Thursday, May 23, 2019

What's for lunch at the University of Konstanz?

A fun post for my 34th birthday. Inspired by, I trained a text-generating neural network, textgenrnn, on a dataset of meals served at the Mensa (cafeteria) of the University of Konstanz. Some of their offerings are on the creative side anyway: Banane-Lauchsauce, for instance. So I thought the university might be able to save a bit of money by firing the people who design the menus and replacing them with a bot. Long live full automation!

It's a pretty small dataset, so the network struggles to learn what a German word is supposed to look like:

Gemuserauce "Joghurt" Joghurt (olikenkartocild) mit Vollgessauce
Brackarkuschsteet Ketchup | Kase-Artiatiraten | Paprika-Sauce
Kedablacher | Bokentomanela
Frollogghw | Blatter-Fractese | Blattsalat | Blattsalat-Balassauce | Blattsalat

Very often it settles on things that look at least like actual words, but which don't refer to anything (as far as I know):

Frucken | Kaperniger Wurst | Bratkartoffeln | Bratensauce
Gorgarbonn | Kartoffeln | Bratensauce | Romanescogressing | Asia-Quard | Pomulasus | Spatzle
Blattsalat-Balsamicodressing | Kot | Kartoffeln | Salat-Cordmendrondrick
Rindfleischstreinten | Paprika | Petersilienestreifen in Banane
Spatzle Burger | Put-Honig-Senf-Honig-Secktafartoffeln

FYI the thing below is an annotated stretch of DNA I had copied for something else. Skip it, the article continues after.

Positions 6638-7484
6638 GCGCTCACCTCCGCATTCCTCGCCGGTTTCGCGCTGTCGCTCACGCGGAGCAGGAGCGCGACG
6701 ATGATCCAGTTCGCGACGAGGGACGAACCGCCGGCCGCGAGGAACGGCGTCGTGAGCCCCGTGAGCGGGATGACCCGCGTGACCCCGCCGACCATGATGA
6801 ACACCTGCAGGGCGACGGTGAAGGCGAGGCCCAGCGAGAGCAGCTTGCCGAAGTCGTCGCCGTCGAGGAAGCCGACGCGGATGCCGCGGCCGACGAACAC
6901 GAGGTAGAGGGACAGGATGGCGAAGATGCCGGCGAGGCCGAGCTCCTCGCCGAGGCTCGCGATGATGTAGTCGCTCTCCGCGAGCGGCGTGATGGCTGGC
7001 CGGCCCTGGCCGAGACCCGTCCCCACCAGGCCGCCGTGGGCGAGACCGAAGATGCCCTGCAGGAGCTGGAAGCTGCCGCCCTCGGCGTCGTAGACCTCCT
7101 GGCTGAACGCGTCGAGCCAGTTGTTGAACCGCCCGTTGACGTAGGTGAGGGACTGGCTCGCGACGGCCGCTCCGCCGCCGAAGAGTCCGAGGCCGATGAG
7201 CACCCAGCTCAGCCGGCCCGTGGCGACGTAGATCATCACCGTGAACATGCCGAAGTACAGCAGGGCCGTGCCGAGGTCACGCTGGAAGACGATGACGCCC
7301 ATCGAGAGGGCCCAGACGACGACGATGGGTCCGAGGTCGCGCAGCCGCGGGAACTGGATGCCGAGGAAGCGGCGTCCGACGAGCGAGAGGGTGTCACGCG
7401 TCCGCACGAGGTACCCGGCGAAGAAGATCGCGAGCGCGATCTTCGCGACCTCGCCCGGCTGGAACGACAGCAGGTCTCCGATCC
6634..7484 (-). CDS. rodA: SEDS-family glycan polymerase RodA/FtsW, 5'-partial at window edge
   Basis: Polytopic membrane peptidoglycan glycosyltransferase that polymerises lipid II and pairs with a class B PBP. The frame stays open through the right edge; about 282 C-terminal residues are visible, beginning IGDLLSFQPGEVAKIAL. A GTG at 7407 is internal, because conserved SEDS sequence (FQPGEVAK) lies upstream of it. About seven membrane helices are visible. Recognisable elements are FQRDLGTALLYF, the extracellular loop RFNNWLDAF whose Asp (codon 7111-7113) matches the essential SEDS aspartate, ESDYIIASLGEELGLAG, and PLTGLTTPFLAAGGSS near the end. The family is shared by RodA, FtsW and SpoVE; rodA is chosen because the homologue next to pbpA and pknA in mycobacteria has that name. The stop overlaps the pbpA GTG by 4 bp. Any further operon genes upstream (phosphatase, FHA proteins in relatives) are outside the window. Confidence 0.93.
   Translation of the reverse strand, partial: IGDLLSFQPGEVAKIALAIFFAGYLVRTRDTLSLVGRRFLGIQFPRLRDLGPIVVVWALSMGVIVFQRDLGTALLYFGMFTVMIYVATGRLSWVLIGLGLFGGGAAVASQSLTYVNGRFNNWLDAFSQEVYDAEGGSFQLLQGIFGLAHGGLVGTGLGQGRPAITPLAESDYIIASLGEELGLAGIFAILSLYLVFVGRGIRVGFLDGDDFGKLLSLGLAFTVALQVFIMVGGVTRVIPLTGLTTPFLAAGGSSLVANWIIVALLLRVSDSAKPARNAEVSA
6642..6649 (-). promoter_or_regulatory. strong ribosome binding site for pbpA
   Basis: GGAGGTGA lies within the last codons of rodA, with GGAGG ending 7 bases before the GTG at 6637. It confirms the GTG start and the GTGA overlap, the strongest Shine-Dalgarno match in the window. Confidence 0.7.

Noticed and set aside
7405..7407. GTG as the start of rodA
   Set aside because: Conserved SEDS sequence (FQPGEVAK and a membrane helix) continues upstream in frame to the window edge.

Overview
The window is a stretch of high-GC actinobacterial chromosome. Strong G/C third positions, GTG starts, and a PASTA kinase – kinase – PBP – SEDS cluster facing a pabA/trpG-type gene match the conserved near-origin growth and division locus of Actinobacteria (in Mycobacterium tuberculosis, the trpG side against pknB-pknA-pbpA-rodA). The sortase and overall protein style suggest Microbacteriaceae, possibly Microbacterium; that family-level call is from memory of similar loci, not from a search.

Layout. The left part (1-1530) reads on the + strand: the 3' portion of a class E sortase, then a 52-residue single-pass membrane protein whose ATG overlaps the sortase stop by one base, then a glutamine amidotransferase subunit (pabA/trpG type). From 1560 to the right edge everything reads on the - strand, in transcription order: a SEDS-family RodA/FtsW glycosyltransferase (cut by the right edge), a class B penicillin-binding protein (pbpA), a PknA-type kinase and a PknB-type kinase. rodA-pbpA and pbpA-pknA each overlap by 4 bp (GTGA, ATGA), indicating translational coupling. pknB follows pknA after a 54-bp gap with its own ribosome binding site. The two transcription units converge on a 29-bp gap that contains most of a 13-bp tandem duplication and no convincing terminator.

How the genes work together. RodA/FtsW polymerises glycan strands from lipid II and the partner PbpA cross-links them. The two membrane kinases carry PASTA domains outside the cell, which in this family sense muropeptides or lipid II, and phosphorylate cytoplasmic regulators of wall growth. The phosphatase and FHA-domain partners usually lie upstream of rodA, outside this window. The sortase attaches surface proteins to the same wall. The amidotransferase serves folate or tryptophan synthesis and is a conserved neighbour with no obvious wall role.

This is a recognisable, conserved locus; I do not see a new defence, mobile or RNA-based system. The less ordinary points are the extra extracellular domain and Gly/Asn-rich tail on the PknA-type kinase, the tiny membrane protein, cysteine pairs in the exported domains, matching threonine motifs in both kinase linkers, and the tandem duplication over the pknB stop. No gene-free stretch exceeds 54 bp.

Cannische Ripslauch | Kartoffeln, Zitronenecke | Brot
Frikaaghurt mit Rahmspinat | Salat-Balsamicodressing | Brot

It also doesn't have much concept of what combinations of flavours work best:

Kartoffel-Gemusesauce | Pudding mit Hahnchenfleisch | Brot
Milchreis | Kartoffeln | Karotten | Bohnen
Pasta | Gemuse | Karotten | Orangen | Bratensauce | Blattsalat-Balsa-Kase-Sauce
Hahnchengeschnetzeltes mit Kirschen

But there are also several dishes that are more than conceivable:

Kartoffelpfanne "Asia" | Brot
Currywurst | Paprika-Dressing | Kartoffelpuree | Brot
Hahnchenbrustschnitzel | Kartoffeln | Bananenjoghurt
Pasta | Schinkenberge | Basmatireis
Schweineschnitzel | Zuckerschoten | Basmatireis

And more that are not outside the realms of possibility at our Mensa:

Orientalische Frischkasesauce
Pasta | Apfelmus
Chili con Banane-Tomatensauce | Basmatireis
Kartoffelpfanne "Chili mit Kartoffel"
Fruchtige Bratwurst | Pommes frites | Ketchup | Krauterbutter | Brokkolisch | Batailin | Brot
Chili con Carne | Kabeljoghurt mit geriebener Bratwurst | Basmatireis
Lasagne "Cock" | Hahnchenbruststreifen in Bauernwurst | Blattsalat-Balsamicodressing | Salat-Balsamicodressing

One thing's for sure, though: this bot is Swabian born and bre(a)d.

Spatzle | Spatzle | Spatzle | Brot

Sunday, May 12, 2019

Remain tactical voting in NW: vote Green or Lib Dem

The tl;dr version of this post is:
  • If you want to vote Lib Dem, do that.
  • If you want to vote Green, do that.
  • If you want to vote Change UK, don’t. Instead vote Green or (if you can’t stomach them) Lib Dem.
  • If you are pro-Remain and want to vote Labour, consider voting Green or Lib Dem instead.
  • If you are pro-Brexit, spoil your ballot. None of the parties can give you the hard Brexit you know we all need. F*ck the system!
(This post assumes that you’re a voter in the North West England electoral district for the European Parliament elections on 23rd May 2019, and that your priority is to send the strongest possible pro-Remain signal, understood as electing the most MEPs for unambiguously pro-Remain parties. If you don’t want this, then this post is not for you.)